Processing additives are commonly used to optimize phase separation morphology and power conversion efficiency (PCE) in the bulk heterojunction (BHJ) organic photovoltaics (OPVs), however their exact effects are not well understood. A bulk-heterojunction OPV system containing the model bithiophene imide-benzodithiophene copolymer (PBTIBDT):phenyl-C71-butyric-acid-methyl ester (PC71BM) exhibits a maximum PCE of 5.4% with addition of 3.0 vol% 1,8-diiodooctane (DIO). Here the effects of increasing DIO concentrations (0 → 5 vol%) on the PBTIBDT:PC71BM solutions and resulting thin films are studied by X-ray scattering methodologies and transient optical absorption spectroscopy with 0.1 ps time resolution. As the DIO concentration increases, the radius of gyration of the PC71BM aggregates falls from 17 Å to 9 Å in solution, and TEM indicates the formation of increasing PC71BM charge percolation pathways in the thin BHJ films. Increased PBTIBDT + PC71BM intermixing not only affects BHJ film charge transport, but also enhances the initial exciton splitting yield in the PBTIBDT cation population. In contrast, the hole carrier population (as represented by the polymer cation) detected several nanoseconds after the photoexcitation is greatest with 3.0 vol% DIO, agreeing well with the corresponding BHJ composition for maximum OPV short circuit current density (Jsc) and fill factor (FF). The increase in initial polymer cation yield with DIO concentration is attributed to enhanced donor-acceptor interfacial area while the increase in long-lived cation population is attributed to formation of a bicontinuous donor polymer-PC71BM acceptor network that promotes large spatial separation of free charges in the device active layer. These results demonstrate the importance of OPV function for the correct balance, as tuned by processing additives, between a high initial donor cation formation yield and high carrier transport efficiency with minimized charge recombination rate.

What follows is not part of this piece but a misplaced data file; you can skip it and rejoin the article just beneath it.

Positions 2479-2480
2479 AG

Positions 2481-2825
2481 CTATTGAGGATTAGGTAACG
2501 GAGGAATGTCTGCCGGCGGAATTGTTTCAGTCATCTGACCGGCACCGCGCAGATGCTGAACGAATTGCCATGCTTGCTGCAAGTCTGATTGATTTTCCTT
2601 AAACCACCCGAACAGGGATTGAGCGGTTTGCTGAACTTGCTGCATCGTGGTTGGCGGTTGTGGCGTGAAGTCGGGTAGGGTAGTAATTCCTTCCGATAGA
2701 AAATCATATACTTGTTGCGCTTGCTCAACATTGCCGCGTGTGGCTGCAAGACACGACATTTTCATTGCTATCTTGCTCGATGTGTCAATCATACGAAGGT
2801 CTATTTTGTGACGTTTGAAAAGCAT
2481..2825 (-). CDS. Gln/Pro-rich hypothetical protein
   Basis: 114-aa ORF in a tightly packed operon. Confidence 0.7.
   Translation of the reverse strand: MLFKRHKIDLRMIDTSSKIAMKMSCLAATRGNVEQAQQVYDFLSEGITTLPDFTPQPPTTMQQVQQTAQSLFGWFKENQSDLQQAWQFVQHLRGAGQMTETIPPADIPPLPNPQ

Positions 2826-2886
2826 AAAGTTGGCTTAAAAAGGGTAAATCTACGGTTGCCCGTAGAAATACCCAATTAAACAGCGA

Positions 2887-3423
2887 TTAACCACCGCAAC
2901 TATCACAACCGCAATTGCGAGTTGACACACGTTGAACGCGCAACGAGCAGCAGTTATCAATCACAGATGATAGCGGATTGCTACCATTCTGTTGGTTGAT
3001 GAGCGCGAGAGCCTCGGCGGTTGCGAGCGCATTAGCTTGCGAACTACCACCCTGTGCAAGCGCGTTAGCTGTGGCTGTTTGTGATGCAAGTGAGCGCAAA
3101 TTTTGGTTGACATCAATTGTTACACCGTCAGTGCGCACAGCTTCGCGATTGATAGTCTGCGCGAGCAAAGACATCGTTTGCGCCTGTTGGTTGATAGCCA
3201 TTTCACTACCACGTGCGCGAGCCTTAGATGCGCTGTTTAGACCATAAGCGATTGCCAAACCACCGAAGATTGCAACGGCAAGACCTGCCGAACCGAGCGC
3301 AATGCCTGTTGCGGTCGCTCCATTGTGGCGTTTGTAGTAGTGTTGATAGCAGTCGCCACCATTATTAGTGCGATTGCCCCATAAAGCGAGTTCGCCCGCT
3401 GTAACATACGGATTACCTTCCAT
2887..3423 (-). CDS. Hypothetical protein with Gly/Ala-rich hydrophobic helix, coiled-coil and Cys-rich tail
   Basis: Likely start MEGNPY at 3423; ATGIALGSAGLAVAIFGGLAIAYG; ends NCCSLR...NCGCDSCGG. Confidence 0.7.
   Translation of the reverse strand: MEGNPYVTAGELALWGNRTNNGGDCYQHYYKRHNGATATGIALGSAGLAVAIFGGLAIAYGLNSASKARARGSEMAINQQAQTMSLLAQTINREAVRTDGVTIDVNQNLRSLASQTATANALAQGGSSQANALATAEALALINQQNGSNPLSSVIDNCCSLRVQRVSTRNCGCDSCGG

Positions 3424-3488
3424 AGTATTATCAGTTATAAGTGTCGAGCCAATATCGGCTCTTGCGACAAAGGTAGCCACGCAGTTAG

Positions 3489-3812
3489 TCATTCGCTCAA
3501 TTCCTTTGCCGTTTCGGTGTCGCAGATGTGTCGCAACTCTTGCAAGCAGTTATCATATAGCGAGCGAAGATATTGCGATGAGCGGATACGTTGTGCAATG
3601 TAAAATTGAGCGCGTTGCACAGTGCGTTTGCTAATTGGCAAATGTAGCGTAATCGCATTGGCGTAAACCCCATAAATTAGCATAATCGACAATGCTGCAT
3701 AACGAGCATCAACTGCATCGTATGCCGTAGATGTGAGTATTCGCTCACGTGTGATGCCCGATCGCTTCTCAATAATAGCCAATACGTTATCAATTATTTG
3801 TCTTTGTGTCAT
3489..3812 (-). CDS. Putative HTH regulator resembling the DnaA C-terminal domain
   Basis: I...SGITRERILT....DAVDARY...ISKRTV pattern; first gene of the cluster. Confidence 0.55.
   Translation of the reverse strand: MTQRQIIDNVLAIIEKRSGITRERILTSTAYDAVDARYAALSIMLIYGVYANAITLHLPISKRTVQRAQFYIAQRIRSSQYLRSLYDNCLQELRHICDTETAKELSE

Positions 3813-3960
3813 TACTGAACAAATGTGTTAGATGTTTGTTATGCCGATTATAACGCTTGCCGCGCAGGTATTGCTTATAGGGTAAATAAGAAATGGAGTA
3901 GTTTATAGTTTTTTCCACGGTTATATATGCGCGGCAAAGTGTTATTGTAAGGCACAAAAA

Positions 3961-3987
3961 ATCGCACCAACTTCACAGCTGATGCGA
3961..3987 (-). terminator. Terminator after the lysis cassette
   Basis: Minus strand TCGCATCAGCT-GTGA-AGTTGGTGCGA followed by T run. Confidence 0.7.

ASJC Scopus subject areas
- Renewable Energy, Sustainability and the Environment
- Materials Science(all)